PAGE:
2019-07-03

Petite Rivière School communities receive provincial recognition for outstanding spirit

by Charles Mandel

In 2018, the South Shore Regional School Board nearly succeeded in closing down Petite Riviere Elementary School. On June 27, the communities who fought to keep the school open found out they are receiving a major accolade.

For their part in the battle to keep the Petite Riviere Elementary School open, communities served by that school learned today they are one of four recipients of the Lieutenant Governor's Community Spirit Award for 2019.

The successful submission was made by the Greater Petite Area Community Association (GPACA), on behalf of the 11 communities in the Petite School catchment district, and with the support of the Broad Cove Community Association; the Petite Rivière Community Park Association; the Lahave & Area Refugee Support Committee; and Petite Rivière Elementary School & School Advisory Council.

"We are both honoured and excited to have our communities recognized in this manner," GPACA chairperson, Peter Garcin, of Mount Pleasant, said in a statement.

"Our successful campaign to keep open Petite School further galvanized the spirit of cooperation and positive energy in this area. Our communities have so much to celebrate together. This award will allow us to do this is a formal way."

In February 2018, the Supreme Court of Nova Scotia rebuffed the South Shore Regional School Board's (SSRSB) 2017 motion to close Petite Riviere School.

The Honourable Justice Christa M. Brothers declared the SSRSB's motion a "violation of the procedural duty of fairness."

Brothers rendered the decision in the judicial review that pitted Stacey Godsoe and the Greater Petite Area Community Association against the South Shore Regional School Board and the Attorney General of Nova Scotia.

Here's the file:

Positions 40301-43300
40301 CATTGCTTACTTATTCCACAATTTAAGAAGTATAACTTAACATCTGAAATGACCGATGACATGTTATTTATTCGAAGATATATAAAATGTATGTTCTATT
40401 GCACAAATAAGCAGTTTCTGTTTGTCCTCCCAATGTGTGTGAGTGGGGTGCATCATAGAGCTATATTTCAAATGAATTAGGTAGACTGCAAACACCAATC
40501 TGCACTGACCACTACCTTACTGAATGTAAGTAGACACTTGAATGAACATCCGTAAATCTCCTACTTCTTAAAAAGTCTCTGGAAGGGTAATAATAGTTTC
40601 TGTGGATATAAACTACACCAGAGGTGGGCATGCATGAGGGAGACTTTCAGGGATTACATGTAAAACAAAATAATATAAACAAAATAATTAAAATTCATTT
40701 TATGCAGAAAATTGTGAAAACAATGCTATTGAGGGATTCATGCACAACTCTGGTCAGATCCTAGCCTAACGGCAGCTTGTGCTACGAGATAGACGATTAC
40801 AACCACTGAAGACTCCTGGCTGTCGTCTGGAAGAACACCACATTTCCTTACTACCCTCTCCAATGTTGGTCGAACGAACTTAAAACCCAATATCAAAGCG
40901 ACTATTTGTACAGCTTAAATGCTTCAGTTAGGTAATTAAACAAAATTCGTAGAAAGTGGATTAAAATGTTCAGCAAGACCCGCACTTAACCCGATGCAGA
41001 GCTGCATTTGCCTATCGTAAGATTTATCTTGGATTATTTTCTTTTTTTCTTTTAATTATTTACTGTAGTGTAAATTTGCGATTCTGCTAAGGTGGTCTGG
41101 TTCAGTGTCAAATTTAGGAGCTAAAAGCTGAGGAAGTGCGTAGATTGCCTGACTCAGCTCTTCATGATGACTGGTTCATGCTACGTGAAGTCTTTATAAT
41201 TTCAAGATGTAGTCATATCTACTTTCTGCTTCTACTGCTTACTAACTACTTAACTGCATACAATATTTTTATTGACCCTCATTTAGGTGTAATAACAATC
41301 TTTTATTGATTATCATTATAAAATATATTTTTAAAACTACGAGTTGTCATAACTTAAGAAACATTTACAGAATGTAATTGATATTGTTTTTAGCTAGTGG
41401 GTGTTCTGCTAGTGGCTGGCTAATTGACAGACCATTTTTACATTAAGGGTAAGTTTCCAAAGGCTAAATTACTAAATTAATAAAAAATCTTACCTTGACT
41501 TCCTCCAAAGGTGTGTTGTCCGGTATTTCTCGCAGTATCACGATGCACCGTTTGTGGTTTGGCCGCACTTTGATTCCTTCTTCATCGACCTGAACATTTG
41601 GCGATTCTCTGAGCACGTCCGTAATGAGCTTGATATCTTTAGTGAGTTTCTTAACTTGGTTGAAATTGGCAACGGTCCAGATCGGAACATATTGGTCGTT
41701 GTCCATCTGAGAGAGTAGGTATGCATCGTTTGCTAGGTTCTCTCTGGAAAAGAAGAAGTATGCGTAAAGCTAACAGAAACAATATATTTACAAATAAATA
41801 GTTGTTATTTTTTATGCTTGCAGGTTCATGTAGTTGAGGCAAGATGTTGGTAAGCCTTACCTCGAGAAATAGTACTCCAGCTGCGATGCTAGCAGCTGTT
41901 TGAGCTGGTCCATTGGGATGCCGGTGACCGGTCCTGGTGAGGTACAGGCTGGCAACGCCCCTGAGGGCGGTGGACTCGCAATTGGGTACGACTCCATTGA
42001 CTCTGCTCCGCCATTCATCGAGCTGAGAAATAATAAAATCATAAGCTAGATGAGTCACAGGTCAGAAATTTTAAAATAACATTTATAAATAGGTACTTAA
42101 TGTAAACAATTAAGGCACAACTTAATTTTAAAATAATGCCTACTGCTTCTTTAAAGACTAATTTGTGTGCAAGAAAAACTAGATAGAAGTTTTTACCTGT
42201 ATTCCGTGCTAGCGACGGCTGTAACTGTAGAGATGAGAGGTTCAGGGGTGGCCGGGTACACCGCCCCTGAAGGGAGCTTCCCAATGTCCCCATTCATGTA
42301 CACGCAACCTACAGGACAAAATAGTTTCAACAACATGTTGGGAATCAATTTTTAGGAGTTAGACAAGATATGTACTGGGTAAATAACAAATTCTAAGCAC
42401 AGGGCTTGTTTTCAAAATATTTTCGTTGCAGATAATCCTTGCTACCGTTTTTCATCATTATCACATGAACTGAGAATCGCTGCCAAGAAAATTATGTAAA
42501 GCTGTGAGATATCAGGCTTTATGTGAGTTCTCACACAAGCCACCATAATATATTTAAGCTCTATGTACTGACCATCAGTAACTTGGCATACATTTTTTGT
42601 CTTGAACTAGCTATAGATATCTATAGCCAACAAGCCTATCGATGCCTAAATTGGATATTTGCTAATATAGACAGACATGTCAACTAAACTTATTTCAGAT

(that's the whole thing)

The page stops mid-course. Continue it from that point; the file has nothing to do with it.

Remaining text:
Godsoe and a number of community members had been fighting to keep the school open following the board's decision to close it.

"While courts in our province have been loath to interfere with a Board's decision to close a school, this is a unique situation where the Board itself did not afford a school community the procedural fairness required. Furthermore, the Board's confusion and lack of clarity produced unreasonable interpretations," Brothers wrote in her decision.

Not long after the decision was rendered the school won a major prize, a $20,000 tech shopping spree from Staples and Earth Day Canada. The school is one of 10 winners in the national Superpower Your School contest.

Petite Riviere was chosen from more than 740 applications for its outstanding sustainability efforts and environmental initiatives.

The Lieutenant Governor's Community Spirit Award celebrates the power, strength and diversity of vibrant communities across Nova Scotia. Communities selected for the award promote citizen engagement, civic pride and a positive outlook on the future.

Successful applicants are supported in hosting a community gathering, where the Lieutenant Governor will present them with a hand-crafted award and unveil a sign to display in the community. The date and details for the community celebration will be announced in the near future.

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